Do your food choices, even if they are not perfect, really matter?

Just a Little More Attention for a Big Impact

In a 2010 systemic review and meta-analysis (the researchers picked out all of the high quality studies globally and gained insights from them) the authors found that just a little more compliance with the Mediterranean diet led to an …

8% reduction of death from all causes
10% reduction of death &/or incidence of  cardiovascular event or stroke
6% reduction
 from death &/or incidence of  cancer
13% reduction of neuro-degenerative  diseases

This is the same diet that was compared to the Standard American Heart Association Diet in 1994 and was found to have an unprecedented 76% lower risk of dying from or suffering a cardiovascular event.  So, if you want to avoid heart disease, stroke, cancer and dementia/Alzheimer’s it makes sense to consider your diet as the starting place. Logic tells me that these risk reductions are just the beginning. What happens when you make more substantial changes?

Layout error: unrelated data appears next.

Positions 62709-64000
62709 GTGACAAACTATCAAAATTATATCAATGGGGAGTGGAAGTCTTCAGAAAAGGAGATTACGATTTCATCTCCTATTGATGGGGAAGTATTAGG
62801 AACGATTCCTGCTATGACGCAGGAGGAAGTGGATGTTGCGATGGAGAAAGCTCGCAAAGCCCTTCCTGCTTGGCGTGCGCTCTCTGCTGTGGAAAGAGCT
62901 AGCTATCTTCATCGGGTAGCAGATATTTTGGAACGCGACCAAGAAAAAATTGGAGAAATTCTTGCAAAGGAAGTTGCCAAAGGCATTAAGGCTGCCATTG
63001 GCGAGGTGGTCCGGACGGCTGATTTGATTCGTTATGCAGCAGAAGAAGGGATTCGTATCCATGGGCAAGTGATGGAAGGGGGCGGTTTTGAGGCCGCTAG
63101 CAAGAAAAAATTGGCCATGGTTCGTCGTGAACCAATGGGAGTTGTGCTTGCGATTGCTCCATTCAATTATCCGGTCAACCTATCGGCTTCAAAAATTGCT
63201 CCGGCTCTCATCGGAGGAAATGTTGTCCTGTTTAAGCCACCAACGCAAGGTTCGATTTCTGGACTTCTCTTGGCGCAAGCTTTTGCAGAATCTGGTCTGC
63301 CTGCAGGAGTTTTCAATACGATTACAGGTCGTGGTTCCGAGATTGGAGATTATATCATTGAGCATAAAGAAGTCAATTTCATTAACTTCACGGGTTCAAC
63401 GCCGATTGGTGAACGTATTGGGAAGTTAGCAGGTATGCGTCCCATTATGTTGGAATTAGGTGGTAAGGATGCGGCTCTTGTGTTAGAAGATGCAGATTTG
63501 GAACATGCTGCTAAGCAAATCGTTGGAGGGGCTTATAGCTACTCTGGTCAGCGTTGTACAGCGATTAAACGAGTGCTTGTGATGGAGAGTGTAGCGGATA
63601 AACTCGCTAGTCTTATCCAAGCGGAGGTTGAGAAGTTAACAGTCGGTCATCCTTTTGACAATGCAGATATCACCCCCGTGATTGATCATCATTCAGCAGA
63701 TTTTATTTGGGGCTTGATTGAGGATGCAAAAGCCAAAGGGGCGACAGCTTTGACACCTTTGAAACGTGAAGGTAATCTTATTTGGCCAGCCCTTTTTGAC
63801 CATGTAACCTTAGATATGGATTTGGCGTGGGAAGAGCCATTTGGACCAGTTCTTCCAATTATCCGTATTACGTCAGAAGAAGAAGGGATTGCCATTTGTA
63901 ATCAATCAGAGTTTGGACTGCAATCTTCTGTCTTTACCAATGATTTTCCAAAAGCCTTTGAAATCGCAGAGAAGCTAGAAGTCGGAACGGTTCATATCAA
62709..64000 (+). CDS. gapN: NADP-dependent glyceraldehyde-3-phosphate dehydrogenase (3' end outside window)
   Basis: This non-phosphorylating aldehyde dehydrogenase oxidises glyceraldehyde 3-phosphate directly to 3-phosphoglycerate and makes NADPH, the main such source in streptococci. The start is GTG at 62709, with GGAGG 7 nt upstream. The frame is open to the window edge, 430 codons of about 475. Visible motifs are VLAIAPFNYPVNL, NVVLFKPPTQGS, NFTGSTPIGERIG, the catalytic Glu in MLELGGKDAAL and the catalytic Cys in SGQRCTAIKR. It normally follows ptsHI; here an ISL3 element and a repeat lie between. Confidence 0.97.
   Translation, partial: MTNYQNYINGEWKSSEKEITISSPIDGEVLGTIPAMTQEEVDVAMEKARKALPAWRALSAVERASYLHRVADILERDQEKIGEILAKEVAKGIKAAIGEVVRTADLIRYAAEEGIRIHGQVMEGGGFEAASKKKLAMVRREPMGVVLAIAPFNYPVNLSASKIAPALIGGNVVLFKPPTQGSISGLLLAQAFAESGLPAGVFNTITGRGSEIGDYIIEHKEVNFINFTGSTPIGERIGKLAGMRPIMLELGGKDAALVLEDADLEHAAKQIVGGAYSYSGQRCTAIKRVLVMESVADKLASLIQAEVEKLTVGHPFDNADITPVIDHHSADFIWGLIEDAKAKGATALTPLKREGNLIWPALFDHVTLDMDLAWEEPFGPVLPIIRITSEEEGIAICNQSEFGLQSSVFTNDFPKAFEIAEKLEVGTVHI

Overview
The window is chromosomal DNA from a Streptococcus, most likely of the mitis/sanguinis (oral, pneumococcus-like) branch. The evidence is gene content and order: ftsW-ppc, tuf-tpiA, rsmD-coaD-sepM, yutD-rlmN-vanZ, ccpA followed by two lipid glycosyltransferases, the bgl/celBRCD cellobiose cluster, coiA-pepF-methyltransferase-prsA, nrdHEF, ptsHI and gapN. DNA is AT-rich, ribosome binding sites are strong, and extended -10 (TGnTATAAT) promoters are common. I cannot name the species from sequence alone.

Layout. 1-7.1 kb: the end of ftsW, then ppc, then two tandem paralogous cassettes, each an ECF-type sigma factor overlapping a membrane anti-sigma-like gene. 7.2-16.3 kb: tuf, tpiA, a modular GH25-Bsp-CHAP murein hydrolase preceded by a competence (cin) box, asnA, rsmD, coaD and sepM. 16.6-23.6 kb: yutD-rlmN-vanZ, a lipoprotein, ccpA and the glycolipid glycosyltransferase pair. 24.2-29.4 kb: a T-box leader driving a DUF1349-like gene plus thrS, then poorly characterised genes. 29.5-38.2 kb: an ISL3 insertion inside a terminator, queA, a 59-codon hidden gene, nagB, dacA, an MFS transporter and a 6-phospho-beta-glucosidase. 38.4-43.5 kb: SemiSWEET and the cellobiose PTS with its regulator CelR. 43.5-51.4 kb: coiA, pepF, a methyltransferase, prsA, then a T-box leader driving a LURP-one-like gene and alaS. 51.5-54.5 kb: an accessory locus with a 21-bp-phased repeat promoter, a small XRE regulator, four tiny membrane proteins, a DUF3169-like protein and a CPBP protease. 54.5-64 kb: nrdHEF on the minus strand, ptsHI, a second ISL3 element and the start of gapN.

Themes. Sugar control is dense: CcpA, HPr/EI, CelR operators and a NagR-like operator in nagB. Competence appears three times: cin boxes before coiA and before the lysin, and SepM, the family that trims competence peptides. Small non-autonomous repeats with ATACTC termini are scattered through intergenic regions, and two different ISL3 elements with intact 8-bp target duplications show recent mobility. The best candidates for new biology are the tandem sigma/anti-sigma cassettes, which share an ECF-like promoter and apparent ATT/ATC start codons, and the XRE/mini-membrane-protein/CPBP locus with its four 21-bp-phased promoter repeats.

Why, is that?

Well, the jury is still out on all of the research*, but there are some logical conclusions that we can make…

  1. The traditional Mediterranean diet removes the fast foods, deep fried, refined carbs and sugar that are typical components of the Western diet.  These foods are not neutral in our diet – they are pro inflammatory and inflammation is implicated in ALL disease.
  2.  The Mediterranean diet is rich in quality proteins, healthy fats, fruits, vegetables, nuts, whole grains and legumes.  These foods are full of nutrients and anti-inflammatory.
  3. The Mediterranean diet is rich in fiber and foods that support digestive health by creating a healthy environment for bowel flora.  These are the probiotics that modulate our immune system and produce vitamins such as B and K that play a critical role in our health.
* As someone who reads research on a regular basis, I will attest to the fact that it is difficult to know what to believe and how to make sense of it in real life.  At the heart of the confusion is the clash of reductionist research – breaking nutrients down to isolated components and then testing them in a petri dish – and the infinite uniqueness of living food and living human beings.  In other words, the basis of most research is reductionist.  In order to provide useful information I believe that the current models of research will need to expand their perspective to incorporate a holistic point of view in the structuring and evaluation of the study.  

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